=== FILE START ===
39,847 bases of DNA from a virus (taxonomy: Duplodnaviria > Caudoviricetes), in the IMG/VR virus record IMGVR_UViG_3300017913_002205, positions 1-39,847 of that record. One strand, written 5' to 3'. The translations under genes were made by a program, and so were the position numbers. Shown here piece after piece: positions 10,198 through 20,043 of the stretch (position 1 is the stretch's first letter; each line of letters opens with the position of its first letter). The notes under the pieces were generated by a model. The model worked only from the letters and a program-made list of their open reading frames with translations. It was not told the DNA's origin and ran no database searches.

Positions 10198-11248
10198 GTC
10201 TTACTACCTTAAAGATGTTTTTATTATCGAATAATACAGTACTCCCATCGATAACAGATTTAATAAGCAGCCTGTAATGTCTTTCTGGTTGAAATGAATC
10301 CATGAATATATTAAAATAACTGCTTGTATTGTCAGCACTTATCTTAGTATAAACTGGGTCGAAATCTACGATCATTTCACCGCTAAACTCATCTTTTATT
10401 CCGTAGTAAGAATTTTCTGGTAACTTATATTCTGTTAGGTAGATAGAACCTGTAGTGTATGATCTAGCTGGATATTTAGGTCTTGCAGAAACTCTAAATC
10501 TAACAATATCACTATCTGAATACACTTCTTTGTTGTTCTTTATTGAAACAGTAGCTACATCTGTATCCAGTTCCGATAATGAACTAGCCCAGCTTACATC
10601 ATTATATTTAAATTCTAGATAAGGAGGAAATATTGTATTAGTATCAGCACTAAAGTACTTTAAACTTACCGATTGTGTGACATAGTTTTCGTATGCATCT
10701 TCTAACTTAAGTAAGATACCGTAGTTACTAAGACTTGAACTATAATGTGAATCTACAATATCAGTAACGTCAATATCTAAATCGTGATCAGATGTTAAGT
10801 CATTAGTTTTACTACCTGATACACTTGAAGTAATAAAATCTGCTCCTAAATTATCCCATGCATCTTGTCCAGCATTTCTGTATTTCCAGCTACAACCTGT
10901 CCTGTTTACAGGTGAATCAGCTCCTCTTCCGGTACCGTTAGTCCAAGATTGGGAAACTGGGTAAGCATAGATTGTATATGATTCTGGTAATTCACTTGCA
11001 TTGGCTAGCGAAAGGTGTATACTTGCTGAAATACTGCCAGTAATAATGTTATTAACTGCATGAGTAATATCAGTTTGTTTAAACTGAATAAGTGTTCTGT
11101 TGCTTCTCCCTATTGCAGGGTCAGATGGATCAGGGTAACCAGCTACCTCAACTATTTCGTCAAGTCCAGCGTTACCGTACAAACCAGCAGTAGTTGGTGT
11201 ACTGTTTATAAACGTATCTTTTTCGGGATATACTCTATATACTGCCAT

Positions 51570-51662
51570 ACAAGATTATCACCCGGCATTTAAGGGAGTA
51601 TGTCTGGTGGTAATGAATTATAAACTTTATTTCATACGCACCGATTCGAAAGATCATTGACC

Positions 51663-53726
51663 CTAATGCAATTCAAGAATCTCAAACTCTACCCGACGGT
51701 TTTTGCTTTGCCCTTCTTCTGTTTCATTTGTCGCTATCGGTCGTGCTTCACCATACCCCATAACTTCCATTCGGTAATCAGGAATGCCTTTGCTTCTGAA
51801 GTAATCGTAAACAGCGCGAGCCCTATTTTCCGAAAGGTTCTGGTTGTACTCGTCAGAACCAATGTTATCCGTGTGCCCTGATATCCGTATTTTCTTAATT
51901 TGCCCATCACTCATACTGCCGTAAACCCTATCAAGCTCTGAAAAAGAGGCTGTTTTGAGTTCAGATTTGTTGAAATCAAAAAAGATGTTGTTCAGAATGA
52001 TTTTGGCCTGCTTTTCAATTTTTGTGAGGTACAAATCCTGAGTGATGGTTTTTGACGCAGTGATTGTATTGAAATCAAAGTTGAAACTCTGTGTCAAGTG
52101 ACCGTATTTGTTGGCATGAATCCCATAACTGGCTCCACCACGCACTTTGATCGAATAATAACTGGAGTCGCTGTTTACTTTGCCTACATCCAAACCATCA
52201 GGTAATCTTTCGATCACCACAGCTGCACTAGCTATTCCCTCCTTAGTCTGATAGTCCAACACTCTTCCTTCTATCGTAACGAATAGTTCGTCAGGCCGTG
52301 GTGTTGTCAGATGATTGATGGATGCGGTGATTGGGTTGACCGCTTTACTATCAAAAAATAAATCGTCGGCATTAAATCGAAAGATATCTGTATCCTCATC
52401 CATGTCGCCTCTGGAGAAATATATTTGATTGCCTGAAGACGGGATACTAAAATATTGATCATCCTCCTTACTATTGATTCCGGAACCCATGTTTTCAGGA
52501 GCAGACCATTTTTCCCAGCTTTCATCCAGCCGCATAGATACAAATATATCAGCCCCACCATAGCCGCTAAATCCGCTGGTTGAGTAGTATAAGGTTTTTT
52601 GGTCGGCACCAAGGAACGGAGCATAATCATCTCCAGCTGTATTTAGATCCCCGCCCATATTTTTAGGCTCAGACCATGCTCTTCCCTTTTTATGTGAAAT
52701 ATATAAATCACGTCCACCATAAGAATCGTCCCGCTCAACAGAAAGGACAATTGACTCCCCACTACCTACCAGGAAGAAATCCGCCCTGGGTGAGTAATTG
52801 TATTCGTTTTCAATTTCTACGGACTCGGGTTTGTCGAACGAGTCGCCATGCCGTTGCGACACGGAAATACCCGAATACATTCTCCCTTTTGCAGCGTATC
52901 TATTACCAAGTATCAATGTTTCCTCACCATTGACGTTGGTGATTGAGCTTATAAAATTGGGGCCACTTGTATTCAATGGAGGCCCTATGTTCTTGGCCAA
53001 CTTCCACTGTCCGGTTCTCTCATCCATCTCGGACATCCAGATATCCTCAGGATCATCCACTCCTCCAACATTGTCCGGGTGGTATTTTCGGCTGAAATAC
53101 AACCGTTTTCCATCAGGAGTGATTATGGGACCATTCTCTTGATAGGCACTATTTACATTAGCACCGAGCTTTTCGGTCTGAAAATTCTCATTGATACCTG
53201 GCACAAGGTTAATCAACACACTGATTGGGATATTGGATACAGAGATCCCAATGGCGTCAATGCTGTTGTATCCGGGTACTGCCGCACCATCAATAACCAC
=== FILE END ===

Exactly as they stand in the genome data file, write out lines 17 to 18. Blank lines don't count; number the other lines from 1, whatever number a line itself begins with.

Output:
51601 TGTCTGGTGGTAATGAATTATAAACTTTATTTCATACGCACCGATTCGAAAGATCATTGACC

Positions 51663-53726